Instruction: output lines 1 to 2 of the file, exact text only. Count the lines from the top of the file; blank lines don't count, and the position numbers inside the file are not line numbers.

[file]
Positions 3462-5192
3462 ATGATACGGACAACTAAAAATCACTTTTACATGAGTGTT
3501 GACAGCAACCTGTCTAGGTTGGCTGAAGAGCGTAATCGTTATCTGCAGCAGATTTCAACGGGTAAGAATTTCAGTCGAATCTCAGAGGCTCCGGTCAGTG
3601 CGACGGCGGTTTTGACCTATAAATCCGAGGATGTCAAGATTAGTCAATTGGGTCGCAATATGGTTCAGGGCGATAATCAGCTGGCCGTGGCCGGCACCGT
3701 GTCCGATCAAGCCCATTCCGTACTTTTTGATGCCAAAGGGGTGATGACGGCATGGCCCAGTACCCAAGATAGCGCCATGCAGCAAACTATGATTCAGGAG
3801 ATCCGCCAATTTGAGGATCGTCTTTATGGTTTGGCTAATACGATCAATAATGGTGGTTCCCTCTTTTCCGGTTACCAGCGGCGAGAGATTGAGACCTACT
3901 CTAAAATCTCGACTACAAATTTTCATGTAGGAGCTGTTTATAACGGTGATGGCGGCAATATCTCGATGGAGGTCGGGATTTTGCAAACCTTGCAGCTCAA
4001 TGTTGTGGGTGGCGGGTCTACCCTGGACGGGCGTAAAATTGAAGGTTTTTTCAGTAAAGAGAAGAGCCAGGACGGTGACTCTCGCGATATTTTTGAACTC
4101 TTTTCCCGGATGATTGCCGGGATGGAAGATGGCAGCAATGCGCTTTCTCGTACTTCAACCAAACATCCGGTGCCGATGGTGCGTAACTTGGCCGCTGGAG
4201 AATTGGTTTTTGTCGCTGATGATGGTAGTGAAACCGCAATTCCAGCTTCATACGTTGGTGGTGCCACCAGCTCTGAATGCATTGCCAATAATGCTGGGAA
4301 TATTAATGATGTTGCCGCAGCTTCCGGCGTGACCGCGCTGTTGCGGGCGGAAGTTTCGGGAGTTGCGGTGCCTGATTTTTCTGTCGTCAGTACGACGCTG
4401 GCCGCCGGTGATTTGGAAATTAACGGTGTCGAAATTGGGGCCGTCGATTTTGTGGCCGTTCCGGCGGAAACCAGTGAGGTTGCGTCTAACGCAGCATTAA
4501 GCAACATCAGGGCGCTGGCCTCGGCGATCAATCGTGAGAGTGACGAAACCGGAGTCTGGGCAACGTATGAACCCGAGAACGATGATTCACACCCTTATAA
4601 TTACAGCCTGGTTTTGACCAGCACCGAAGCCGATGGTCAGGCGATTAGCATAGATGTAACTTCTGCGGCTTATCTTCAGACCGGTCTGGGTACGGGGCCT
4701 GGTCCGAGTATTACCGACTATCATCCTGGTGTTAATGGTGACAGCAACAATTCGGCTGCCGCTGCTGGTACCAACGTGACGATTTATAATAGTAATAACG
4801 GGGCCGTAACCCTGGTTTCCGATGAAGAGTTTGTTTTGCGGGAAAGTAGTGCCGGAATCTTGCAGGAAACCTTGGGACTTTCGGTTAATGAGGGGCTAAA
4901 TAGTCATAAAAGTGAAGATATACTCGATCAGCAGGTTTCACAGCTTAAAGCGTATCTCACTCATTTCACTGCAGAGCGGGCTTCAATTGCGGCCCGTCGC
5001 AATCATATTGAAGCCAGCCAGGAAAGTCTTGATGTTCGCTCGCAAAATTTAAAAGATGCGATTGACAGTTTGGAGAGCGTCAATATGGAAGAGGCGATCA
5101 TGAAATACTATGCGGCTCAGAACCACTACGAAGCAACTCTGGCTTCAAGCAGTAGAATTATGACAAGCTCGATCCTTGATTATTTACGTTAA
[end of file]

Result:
Positions 3462-5192
3462 ATGATACGGACAACTAAAAATCACTTTTACATGAGTGTT